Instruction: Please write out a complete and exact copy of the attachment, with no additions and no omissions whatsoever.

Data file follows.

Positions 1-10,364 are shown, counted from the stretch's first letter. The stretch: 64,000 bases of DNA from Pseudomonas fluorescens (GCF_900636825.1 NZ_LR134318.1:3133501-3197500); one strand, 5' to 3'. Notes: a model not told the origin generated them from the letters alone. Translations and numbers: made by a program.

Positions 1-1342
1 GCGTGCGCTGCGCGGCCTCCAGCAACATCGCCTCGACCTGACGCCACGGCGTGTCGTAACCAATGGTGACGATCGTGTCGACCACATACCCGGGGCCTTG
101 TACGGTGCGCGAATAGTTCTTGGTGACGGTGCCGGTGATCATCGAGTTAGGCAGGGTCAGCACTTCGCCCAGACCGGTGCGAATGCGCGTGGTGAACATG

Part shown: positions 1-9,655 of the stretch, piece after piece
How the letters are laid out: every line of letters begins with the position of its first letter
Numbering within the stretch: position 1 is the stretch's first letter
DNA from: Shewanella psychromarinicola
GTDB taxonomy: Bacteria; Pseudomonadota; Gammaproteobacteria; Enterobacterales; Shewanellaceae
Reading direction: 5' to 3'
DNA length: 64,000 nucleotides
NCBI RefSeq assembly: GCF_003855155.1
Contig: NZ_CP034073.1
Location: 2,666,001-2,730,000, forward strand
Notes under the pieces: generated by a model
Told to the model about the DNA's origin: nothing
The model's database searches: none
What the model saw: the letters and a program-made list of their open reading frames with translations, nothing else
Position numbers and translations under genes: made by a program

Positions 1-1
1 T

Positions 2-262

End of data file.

Positions 1-10,364 are shown, counted from the stretch's first letter. The stretch: 64,000 bases of DNA from Pseudomonas fluorescens (GCF_900636825.1 NZ_LR134318.1:3133501-3197500); one strand, 5' to 3'. Notes: a model not told the origin generated them from the letters alone. Translations and numbers: made by a program.

Positions 1-1342
1 GCGTGCGCTGCGCGGCCTCCAGCAACATCGCCTCGACCTGACGCCACGGCGTGTCGTAACCAATGGTGACGATCGTGTCGACCACATACCCGGGGCCTTG
101 TACGGTGCGCGAATAGTTCTTGGTGACGGTGCCGGTGATCATCGAGTTAGGCAGGGTCAGCACTTCGCCCAGACCGGTGCGAATGCGCGTGGTGAACATG

Part shown: positions 1-9,655 of the stretch, piece after piece
How the letters are laid out: every line of letters begins with the position of its first letter
Numbering within the stretch: position 1 is the stretch's first letter
DNA from: Shewanella psychromarinicola
GTDB taxonomy: Bacteria; Pseudomonadota; Gammaproteobacteria; Enterobacterales; Shewanellaceae
Reading direction: 5' to 3'
DNA length: 64,000 nucleotides
NCBI RefSeq assembly: GCF_003855155.1
Contig: NZ_CP034073.1
Location: 2,666,001-2,730,000, forward strand
Notes under the pieces: generated by a model
Told to the model about the DNA's origin: nothing
The model's database searches: none
What the model saw: the letters and a program-made list of their open reading frames with translations, nothing else
Position numbers and translations under genes: made by a program

Positions 1-1
1 T

Positions 2-262